In 2021, Congress enacted a one-year extension of the Child Tax Credit as families and the economy were still reeling from the effects of the pandemic. That extension led to a historic decline in the child poverty rate—46 percent. Now, new census data shows that the rate of children in poverty dramatically increased in 2022—just one year later. The American Academy of Pediatrics and other experts say it’s due to the end of pandemic-era safety nets like the Child Tax Credit to combat record inflation.

The Supplemental Poverty Measure (SPM), an agency charged with measuring poverty by including cash resources and non-cash benefits from government programs aimed at low-income families. The SPM subtracts taxes and necessary expenses to provide an accurate assessment of poverty in the U.S.

In 2021, the SPM child poverty rate fell to 5.2% due to the Child Tax Credit and other financial assistance that helped families. In 2022, the number reached 12.4%, the largest increase in child poverty since the SPM began in 2009.

Living in poverty is defined as a family with two adults and two children with an annual income below $29,678. The number of children living in poverty based on the SPM increased by more than 5 million, from 3.8 million in 2021 to nearly 9 million in 2022.

The Child Tax Credit was, historically, one of the most successful anti-poverty programs ever enacted—initiated in 2021 under President Biden’s American Rescue Plan, it expanded on the existing child tax credit program to distribute a monthly check to nearly every family with children. Families received up to $300 per child each month, depending on the child’s age and household income, with zero repayment necessary.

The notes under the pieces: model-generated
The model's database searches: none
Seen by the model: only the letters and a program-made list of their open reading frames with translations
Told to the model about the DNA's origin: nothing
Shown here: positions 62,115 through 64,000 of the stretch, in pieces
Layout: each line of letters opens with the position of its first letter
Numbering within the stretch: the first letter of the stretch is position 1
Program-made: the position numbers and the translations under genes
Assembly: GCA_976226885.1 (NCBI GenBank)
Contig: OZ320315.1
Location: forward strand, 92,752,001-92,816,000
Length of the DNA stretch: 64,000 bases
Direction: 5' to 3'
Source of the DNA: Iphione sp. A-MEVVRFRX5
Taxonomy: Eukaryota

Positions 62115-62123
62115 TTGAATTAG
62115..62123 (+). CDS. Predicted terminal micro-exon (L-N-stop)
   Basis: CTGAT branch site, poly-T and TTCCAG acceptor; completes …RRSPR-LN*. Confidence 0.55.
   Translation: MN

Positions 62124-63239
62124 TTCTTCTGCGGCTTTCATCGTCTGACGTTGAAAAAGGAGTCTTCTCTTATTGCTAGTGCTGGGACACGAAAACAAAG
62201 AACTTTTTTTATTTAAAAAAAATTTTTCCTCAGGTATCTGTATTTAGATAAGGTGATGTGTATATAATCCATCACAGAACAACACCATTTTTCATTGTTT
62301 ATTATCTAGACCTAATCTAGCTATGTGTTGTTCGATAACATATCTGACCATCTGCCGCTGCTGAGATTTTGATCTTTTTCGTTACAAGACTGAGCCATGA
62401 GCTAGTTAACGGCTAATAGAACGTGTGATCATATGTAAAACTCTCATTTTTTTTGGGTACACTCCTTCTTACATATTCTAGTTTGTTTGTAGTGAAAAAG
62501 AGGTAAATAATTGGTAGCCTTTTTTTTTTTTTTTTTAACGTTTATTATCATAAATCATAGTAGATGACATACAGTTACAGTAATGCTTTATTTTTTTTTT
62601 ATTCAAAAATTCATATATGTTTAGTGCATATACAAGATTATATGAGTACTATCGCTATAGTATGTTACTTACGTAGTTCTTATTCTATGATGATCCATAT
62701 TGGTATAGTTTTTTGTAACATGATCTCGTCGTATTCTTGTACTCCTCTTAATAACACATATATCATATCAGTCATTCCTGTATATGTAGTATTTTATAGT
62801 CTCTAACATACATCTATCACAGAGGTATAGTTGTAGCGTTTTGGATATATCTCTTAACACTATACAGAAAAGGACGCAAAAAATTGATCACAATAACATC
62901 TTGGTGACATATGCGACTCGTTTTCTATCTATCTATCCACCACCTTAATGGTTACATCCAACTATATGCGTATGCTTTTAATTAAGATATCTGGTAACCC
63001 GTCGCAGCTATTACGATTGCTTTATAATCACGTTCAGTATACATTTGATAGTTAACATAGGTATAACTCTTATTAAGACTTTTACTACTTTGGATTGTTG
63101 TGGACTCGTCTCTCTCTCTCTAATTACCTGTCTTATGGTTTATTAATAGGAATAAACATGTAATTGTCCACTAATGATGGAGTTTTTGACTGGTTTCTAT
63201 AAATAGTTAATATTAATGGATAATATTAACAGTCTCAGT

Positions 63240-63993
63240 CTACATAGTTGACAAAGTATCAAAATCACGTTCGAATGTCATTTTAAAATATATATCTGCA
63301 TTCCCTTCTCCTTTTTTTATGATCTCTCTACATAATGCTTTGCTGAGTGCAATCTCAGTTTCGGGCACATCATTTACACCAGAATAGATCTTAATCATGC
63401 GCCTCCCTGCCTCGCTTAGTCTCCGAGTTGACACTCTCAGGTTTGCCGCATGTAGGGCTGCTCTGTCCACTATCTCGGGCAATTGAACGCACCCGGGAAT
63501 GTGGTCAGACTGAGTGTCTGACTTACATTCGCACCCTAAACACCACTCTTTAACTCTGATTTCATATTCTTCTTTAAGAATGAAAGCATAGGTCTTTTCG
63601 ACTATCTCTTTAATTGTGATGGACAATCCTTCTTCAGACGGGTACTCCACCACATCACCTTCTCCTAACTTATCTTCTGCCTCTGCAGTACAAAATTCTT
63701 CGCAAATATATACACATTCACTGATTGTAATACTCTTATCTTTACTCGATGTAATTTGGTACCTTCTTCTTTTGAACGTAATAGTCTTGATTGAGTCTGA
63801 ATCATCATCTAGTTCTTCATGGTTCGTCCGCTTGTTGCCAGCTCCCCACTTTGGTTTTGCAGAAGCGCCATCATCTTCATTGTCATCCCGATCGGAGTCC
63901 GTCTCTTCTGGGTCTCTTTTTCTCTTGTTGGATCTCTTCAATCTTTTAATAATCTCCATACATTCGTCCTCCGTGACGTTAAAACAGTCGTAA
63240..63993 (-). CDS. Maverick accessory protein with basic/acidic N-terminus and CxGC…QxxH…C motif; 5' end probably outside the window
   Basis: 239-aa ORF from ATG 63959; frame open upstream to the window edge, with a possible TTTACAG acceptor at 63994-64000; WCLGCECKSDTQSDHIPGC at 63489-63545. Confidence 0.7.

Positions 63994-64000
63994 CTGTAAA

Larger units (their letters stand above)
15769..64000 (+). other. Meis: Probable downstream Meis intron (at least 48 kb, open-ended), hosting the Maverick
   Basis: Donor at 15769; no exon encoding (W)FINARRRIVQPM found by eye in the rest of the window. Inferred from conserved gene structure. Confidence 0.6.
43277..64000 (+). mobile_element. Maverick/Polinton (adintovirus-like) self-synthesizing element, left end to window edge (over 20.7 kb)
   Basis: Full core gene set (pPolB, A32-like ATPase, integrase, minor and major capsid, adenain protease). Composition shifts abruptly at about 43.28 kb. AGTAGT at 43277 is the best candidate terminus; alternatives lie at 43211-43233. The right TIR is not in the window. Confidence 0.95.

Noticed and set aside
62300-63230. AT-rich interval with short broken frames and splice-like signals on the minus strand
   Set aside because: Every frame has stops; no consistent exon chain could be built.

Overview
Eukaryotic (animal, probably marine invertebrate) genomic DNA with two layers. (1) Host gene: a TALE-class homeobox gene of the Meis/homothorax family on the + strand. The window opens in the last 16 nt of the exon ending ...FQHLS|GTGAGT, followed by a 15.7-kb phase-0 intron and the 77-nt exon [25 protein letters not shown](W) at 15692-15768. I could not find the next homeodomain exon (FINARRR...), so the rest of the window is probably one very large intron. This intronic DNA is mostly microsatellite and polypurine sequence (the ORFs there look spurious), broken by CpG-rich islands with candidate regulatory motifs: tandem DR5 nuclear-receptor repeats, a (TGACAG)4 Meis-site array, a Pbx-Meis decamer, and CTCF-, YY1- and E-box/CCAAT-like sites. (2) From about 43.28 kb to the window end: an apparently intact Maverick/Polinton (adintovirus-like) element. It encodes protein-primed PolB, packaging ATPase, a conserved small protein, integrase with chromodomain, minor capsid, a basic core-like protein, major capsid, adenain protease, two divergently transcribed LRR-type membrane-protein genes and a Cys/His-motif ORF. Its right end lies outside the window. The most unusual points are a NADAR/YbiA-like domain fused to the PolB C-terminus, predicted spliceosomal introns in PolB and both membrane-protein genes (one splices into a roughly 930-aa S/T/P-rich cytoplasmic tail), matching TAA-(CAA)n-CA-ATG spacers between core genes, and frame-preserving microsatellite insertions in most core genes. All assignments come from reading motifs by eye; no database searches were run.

Per the Washington Post, the Child Tax Credit reduced measures of food insecurity and financial hardship. Census Bureau data shows parents mostly used the funds for basic household needs and children’s essentials, like groceries, clothing, childcare and rent/mortgage payments. Some vocal critics of the credit feared that making the child allowance available to nearly all families regardless of income would discourage parents from working, but the program appeared to have had little discernible effect on employment or labor supply.

Sen. Cory Booker commented on the new data about the child poverty rate, blaming Republicans for letting the expanded child tax credit expire: “We have now proved something pretty phenomenal and at the same time, pretty obscene. And what we’ve proved is that poverty for children in America is not some accident. It’s a policy choice.”

Vice President Kamala Harris vowed this week to bring the Child Tax Credit back and allowing Congress to vote on its expansion once more.

“Research has shown that the child tax credit, every dollar we spend on it, generates an estimated $8 in benefits to society in the form of better health, more education and increased lifetime earnings for impacted children,” Josie Phillips of the Maine Center for Economic Policy told news station WGME back in May.

A new statement from the American Academy of Pediatrics (AAP) highlights the dire state of child poverty and the enormous impact the refundable tax credits had on families across the country. Theswe credits kept 6.4 million people of all ages out of poverty in 2022, 3.2 million less than in 2021, according to the AAP and SPM.

“These numbers are a wake-up call to our elected officials,” said AAP President Sandy L. Chung, M.D., FAAP. “We must urgently prioritize children if we are to make any meaningful effort to reverse this alarming increase in child poverty. We know what works: policies like the child tax credit and earned income tax credit, investments in children’s health through Medicaid and the Children’s Health Insurance Program, and support for early child care and education. We need immediate, robust investments in these programs in order to lift children out of poverty.”